It all started when Lundin Norway was to drill a single well, its first, in 2007. Demand for rigs was high, and it was very difficult to sign a rig contract for a single well programme. The problem was solved by forming a consortium with six other oil companies. This enabled the consortium to sign a three-year agreement for the Bredford Dolphin rig, which was positioned in the British sector at that time. The rig had to be upgraded before it could be approved for use on the Norwegian shelf.
The first well drilled resulted in the Luno discovery, now known as the Edvard Grieg field. That first well proved to be the key to open the potential of the Utsira High area.
Over the past six years, Lundin Norway has operated 36 wells with eight different rigs with no accidents of any kind. Of these 36 drilling operations, 21 were exploration wells which resulted in 8 commercial discoveries and 15 were appraisal wells.
Selection of rigs
Today, Lundin Norway charters rigs either for its own account or together with other oil companies in consortiums. The type of rig that we use is associated with our strategy and our choice of technology. We explore primarily for oil and focus on shallow waters (less than 500 metres deep) where pressure and temperature are not particularly high. The rig fleet consists of both older rigs such as Bredford Dolphin and completely new rigs such as Island Innovator. All our rigs should be prepared in a manner to deliver the well as planned without harming people or the environment.
Generally we use jack-up rigs for wells located in water depths of less than 100 metres. For deeper water, floating installations are usually the rule.
Bredford Dolphin, which belongs to Dolphin Drilling, is one of our busiest rigs. Thanks to proper maintenance and upgrading, this older rig, based on Aker’s well known H3 concept, is still doing an outstanding job for us.
Songa Dee, which belongs to Songa Offshore, is also an older rig that is kept in shape by proper maintenance and modernisation. The rig has drilled wells on both Volund/Alvheim and other fields for Lundin Norway.
From Mærsk we have chartered the Mærsk Guardian, Mærsk Gallant and Mærsk Giant rigs. We have given Mærsk Guardian the important assignment of drilling production wells and completing our first company operated installation, Brynhild.
The Transocean rigs; Transocean Leader, Transocean Winner and Transocean Arctic have drilled wells for us on both the Johan Sverdrup field and in the Barents Sea.
A jack-up rig from Rowan Drilling will drill the production wells for the Edvard Grieg field in 2014.
The newest rig in our fleet is Island Innovator, owned by Marine Accurate Well (Maracc). Built in China, the DP rig can move relatively fast on its own power. While it takes around seven days to tow a rig from the North Sea to the Barents Sea, it takes, for example, only half that time for Island Innovator to sail the same distance.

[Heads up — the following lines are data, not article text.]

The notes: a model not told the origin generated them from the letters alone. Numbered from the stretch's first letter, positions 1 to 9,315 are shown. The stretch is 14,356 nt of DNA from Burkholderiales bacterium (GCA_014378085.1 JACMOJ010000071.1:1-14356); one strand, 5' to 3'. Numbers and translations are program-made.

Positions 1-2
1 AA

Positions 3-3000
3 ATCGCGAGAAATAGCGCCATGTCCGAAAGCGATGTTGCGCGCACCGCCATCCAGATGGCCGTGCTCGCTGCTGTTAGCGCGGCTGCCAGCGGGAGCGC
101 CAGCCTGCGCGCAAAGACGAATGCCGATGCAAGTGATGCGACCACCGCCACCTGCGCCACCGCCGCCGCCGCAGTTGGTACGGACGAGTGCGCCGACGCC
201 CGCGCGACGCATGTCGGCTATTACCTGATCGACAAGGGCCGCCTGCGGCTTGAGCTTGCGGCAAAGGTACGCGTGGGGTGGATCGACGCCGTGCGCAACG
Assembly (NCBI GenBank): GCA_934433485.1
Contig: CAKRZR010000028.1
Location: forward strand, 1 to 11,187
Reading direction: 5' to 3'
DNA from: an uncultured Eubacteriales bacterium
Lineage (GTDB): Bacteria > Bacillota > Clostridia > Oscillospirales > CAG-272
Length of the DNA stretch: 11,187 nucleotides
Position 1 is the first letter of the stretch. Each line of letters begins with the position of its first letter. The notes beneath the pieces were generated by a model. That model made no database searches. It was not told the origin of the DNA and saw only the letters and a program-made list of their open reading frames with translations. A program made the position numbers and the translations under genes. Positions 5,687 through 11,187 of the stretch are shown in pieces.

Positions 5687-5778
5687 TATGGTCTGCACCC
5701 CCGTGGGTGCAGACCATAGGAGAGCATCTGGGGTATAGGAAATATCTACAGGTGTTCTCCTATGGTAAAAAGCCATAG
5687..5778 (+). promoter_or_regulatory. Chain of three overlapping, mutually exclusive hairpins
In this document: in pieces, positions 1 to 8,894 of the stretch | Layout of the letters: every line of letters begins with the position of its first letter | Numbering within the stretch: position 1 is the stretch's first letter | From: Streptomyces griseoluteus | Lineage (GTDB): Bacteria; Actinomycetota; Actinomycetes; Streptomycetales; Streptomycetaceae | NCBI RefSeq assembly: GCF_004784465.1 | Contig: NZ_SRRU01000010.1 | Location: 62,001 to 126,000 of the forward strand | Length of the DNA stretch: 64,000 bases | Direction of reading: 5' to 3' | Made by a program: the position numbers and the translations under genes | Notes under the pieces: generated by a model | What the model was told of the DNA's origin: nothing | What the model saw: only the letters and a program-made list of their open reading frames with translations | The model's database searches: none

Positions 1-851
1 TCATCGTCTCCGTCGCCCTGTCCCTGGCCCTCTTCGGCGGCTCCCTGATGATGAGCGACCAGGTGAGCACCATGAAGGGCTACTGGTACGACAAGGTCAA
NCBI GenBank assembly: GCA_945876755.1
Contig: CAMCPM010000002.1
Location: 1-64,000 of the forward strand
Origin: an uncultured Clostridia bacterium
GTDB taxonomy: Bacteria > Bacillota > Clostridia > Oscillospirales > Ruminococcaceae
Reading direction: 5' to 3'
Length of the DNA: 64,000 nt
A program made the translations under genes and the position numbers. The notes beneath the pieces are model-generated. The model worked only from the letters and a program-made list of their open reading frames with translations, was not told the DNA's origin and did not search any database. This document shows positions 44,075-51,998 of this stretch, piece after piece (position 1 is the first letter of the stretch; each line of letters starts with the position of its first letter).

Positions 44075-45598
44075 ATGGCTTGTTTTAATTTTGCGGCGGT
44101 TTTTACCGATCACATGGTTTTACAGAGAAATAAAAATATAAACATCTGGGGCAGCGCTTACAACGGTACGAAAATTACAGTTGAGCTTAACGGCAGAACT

According to plan, Lundin Norway will drill a number of operated exploration wells on the Norwegian shelf in 2014. In addition comes the drilling of production wells on the Brynhild and the Edvard Grieg fields. This will require significant rig capacity, and we have entered into extensive contracts with five rigs.
We have multi-well contacts in place with Bredford Dolphin, Island Innovator and Transocean Artic to cover our exploration and appraisal programme whilst production wells on Brynhild and Edvard Grieg will be drilled by the Mærsk Guardian and Rowan rigs.
A rapidly expanding drilling department
In 2005, Lundin Norway’s drilling department consisted of two people. Today we number 40. In the early phase, we received invaluable assistance from AGR and Acona to carry out our drilling operations. Now the department is ready to operate both Island Innovator and all production drilling on its own.
We currently have four rigs in operation. Each drilling operation requires extensive preliminary work, monitoring and supplementary work to ensure that everything goes according to plan and yields optimal results.
Lundin Norway’s list of discoveries is long, as is the list of exploration wells to be drilled. Even with our long and extensive rig agreements, it may be a challenge to obtain rig capacity going forward if the rate of discovery continues at the same pace as today. From what we can see today, while drilling is scheduled in a number of places on the Norwegian shelf, the centres of gravity lie on the Utsira High and in the Barents Sea.